Because very few artists and art historians were also farmers, many of the so-called “haystacks” in western art actually depict stacks of wheat or other grain crops. For centuries before the hay-baler and combine-harvester dropped bales of similar dimensions in hayfields and wheat-fields, haymaking and harvesting created very different landscapes. In many parts of the world they still do.
Hay was cut from green grass with a scythe, laid in parallel windrows on the ground, dried and turned with hand-held or horse-drawn rakes after a few days of sunshine, raked by hand or horse-drawn sleds into “cobs” or “cocks” or head-high stacks in the field for further drying, then carted to the farmyard or barn where they were made into more durable ricks or stacks out of the weather’s way.
Grain crops were cut with scythe or sickle when the plants had already turned from green to gold; the fallen plants were immediately bundled into a sheaf, tied with a few straw stalks; then six to eight sheaves were leaned against each other to form a reasonably weather-proof stook or shook, which stood in the field until the sheaves were carted off to compose larger even more rain-resistant stacks, grain-ends in, cut-stalks out, either in a barn or left out in the fields.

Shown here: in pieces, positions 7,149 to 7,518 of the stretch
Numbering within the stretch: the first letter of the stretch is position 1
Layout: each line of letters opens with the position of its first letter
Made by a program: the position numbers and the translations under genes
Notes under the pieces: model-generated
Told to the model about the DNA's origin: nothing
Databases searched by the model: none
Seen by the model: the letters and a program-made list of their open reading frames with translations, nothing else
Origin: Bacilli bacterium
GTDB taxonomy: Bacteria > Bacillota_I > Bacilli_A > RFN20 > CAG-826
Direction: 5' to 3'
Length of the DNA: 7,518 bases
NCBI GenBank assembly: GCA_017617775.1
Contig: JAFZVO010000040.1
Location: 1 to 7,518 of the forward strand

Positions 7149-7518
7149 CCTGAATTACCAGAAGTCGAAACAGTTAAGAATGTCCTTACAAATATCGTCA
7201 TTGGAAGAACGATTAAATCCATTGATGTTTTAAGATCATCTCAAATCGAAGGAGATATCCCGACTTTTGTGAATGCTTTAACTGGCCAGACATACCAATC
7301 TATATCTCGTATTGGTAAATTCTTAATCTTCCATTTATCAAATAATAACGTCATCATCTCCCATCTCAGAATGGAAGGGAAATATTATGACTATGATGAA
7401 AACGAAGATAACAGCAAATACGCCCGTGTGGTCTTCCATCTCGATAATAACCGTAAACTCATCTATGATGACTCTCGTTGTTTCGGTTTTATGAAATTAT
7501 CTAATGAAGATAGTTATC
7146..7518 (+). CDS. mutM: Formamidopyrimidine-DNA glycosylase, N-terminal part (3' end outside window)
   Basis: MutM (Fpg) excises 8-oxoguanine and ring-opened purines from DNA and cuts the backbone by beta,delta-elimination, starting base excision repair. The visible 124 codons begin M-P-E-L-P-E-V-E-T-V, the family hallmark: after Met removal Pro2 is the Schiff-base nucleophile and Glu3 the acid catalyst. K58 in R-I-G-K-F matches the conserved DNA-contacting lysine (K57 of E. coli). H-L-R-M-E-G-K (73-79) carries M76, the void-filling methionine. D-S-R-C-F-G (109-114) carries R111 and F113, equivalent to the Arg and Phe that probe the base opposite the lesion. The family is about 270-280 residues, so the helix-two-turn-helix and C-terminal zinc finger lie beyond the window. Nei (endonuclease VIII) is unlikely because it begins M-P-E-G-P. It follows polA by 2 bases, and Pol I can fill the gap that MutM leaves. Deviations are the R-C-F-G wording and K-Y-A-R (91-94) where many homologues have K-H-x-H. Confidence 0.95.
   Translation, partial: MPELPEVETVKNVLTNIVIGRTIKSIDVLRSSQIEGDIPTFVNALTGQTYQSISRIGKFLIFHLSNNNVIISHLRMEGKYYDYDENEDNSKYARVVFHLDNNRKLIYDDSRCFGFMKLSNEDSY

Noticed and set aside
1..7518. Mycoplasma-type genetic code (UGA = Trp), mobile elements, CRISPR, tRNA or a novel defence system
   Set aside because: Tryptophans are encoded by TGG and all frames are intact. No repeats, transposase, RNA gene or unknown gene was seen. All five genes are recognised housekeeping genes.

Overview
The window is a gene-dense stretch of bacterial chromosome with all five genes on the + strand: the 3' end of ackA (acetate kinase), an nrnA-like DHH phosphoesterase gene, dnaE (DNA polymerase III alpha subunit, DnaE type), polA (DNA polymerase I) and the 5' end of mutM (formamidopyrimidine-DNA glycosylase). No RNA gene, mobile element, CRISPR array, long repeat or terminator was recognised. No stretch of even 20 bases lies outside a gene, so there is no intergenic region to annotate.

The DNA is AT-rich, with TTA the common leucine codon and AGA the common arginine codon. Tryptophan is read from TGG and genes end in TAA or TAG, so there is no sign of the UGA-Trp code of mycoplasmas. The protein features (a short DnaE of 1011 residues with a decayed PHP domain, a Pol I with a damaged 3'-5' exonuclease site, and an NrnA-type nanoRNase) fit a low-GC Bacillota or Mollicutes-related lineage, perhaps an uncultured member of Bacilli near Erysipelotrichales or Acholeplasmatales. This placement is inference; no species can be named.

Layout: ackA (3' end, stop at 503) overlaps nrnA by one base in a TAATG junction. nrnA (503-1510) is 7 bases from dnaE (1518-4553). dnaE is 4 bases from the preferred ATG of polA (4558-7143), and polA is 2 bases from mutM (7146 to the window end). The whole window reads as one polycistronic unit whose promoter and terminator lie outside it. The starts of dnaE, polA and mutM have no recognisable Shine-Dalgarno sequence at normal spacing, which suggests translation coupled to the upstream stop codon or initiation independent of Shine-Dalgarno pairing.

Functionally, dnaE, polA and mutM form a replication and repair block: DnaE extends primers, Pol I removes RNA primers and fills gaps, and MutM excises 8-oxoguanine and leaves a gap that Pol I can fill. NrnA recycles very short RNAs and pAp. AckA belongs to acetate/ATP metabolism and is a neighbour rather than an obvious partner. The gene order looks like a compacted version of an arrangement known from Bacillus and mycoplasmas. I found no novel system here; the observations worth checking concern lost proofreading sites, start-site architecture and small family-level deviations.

The French meule can refer to either stack, but even a cursory examination of Monet’s famous meules (often casually translated as “haystacks”) reveals the essential differences between meules de foin and meules de grain. The latter cereal stacks, made of sheaves often used to be thatched as protection against the autumn rains and continued to stand in the fields through the winter months until the threshing (separation of grain from straw) was done, usually by the early spring. Many of Monet’s meules are highlighted with snow, and all of these and the other tidy cones in varying lights and seasons are grainstacks. His haystacks are relatively few, always done in the dappled light of summer, and to be even more precise, they are haycocks, small, shaggy, temporary heaps of hay, soon to be carted off to the farmsteads of Giverny.